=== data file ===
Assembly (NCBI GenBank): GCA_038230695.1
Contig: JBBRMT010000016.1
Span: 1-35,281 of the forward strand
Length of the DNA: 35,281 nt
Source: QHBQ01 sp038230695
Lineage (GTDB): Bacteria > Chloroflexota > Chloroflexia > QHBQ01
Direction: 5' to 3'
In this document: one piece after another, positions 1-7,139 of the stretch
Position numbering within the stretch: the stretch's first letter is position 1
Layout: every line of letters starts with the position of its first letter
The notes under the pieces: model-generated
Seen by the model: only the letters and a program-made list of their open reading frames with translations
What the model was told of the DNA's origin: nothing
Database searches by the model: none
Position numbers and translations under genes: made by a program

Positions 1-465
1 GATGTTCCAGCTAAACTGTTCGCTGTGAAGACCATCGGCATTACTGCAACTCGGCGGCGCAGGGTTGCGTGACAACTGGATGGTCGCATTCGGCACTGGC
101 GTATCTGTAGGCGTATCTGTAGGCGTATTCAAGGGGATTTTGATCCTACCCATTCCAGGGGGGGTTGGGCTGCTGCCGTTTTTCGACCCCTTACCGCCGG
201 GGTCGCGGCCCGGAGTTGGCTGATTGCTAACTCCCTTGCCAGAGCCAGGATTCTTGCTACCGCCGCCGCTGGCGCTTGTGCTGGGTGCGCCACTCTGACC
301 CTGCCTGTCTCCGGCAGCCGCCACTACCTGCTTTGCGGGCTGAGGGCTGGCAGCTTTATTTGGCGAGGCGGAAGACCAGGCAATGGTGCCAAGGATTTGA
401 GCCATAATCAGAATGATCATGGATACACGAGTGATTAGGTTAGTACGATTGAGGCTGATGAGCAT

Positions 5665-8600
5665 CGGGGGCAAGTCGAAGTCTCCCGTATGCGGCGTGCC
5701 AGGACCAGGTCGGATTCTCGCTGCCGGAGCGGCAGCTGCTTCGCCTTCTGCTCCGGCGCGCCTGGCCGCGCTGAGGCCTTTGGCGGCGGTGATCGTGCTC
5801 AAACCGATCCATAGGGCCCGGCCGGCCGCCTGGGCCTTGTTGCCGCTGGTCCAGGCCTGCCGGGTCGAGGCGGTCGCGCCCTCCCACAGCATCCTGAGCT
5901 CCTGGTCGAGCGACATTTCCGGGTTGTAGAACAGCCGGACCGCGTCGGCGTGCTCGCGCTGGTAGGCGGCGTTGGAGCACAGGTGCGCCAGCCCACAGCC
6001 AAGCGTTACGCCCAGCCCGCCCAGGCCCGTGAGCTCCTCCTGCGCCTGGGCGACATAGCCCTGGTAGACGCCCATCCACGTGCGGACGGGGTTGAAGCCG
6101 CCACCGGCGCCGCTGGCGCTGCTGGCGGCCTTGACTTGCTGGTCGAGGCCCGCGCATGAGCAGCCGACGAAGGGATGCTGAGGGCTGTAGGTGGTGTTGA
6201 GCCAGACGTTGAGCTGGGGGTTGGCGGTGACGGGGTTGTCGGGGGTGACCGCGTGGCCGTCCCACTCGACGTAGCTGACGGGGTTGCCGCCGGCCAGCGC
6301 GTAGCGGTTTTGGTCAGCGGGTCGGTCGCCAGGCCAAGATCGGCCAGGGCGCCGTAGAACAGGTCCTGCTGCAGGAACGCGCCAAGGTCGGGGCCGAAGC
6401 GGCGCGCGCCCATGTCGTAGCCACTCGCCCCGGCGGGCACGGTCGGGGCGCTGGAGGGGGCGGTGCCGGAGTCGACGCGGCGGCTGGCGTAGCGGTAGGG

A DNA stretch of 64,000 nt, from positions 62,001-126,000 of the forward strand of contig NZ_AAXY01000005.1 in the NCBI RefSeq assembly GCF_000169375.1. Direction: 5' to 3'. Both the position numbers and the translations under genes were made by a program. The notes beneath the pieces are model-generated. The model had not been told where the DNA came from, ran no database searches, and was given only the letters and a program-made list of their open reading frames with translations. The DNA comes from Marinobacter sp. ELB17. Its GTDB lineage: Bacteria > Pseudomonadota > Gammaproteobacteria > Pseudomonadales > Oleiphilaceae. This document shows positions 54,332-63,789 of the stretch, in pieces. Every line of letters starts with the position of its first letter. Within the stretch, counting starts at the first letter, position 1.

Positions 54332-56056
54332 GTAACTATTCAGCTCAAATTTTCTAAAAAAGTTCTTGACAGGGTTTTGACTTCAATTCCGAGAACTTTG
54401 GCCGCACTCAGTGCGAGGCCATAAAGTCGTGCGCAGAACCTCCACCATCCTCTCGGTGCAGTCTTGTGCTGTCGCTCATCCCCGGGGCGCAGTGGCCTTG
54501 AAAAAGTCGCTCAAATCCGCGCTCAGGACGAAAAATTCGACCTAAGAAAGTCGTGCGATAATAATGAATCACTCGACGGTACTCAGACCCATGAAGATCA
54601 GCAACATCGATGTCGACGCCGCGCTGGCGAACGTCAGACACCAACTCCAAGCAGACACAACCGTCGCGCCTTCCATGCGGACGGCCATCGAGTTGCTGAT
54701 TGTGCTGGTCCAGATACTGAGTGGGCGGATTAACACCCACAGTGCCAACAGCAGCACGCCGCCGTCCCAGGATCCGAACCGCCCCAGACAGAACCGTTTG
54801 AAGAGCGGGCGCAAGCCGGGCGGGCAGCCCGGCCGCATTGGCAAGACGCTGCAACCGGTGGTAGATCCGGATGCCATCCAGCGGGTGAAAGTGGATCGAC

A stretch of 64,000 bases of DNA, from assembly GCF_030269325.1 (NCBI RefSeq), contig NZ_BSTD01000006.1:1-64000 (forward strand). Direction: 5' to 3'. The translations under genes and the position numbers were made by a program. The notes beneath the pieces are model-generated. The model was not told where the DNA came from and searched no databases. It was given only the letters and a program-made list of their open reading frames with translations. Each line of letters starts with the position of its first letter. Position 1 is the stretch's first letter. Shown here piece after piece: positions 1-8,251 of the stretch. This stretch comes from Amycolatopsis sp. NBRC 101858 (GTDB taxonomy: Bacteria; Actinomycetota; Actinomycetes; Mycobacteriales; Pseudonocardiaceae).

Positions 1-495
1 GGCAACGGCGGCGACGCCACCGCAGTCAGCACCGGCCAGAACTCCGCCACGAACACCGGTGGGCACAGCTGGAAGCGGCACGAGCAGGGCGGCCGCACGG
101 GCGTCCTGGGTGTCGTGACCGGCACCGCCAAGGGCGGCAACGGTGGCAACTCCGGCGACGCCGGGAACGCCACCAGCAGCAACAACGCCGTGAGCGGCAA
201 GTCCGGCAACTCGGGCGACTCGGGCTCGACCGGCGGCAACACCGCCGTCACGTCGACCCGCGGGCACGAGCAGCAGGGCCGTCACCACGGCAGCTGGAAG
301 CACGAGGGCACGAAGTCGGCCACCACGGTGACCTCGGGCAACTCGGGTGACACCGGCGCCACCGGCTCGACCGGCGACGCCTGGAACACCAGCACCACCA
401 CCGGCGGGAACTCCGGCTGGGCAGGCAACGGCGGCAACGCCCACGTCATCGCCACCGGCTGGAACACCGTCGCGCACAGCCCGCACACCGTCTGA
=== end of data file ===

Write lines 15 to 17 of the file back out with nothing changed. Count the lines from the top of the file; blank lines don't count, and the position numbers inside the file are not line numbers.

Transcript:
Position numbers and translations under genes: made by a program

Positions 1-465
1 GATGTTCCAGCTAAACTGTTCGCTGTGAAGACCATCGGCATTACTGCAACTCGGCGGCGCAGGGTTGCGTGACAACTGGATGGTCGCATTCGGCACTGGC